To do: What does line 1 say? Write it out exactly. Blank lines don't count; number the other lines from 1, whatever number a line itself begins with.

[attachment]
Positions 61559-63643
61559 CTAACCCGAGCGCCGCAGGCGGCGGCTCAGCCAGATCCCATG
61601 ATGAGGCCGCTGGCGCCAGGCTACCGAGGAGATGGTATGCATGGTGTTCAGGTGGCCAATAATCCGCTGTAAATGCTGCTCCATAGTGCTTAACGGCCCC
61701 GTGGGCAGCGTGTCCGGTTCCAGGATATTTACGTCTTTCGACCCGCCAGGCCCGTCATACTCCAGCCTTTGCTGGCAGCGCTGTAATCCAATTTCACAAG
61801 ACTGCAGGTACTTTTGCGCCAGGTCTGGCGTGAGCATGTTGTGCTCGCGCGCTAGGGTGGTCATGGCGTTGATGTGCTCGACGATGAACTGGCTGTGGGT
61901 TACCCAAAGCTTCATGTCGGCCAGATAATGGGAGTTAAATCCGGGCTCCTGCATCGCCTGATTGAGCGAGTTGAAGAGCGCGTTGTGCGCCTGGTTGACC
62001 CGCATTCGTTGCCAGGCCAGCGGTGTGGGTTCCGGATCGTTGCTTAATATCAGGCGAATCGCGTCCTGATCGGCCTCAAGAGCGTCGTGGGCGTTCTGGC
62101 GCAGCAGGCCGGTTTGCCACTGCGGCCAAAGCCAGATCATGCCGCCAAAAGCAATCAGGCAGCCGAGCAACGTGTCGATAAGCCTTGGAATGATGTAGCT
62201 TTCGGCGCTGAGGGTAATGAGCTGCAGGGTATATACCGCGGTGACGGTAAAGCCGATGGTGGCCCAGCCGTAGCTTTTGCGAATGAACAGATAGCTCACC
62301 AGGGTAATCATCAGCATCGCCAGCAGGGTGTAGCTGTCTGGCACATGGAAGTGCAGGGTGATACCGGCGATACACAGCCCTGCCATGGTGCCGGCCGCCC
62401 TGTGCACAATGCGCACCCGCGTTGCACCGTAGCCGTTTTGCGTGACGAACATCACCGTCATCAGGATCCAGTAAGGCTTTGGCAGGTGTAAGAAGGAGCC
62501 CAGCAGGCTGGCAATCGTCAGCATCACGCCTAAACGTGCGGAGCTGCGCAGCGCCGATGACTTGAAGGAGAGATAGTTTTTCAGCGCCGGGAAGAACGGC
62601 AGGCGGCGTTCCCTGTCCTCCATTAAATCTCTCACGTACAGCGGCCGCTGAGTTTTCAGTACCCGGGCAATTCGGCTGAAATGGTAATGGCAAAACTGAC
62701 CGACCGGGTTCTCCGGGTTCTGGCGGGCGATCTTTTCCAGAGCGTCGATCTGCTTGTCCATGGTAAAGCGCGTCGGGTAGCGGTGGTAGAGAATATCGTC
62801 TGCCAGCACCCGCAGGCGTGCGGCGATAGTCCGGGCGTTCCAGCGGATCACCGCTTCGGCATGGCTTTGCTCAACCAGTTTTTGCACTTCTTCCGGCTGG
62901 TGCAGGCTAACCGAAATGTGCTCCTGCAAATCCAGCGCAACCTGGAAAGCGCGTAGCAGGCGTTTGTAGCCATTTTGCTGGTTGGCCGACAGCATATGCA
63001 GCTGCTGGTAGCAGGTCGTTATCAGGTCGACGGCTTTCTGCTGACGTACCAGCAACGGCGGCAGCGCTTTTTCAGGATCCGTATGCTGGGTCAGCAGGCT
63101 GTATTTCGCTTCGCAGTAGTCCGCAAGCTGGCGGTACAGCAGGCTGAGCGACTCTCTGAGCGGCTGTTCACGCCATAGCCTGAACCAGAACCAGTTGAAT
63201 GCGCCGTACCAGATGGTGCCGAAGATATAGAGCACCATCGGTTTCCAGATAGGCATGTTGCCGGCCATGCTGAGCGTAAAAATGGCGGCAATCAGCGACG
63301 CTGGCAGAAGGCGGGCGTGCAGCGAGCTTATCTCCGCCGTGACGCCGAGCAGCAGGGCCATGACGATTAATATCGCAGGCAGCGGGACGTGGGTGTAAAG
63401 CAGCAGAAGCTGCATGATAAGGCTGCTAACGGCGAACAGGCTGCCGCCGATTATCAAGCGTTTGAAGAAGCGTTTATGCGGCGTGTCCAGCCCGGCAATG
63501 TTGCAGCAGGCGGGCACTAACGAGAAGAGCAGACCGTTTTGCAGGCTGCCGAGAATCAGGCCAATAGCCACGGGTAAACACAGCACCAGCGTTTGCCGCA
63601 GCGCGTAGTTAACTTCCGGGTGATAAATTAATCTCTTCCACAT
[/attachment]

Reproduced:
Positions 61559-63643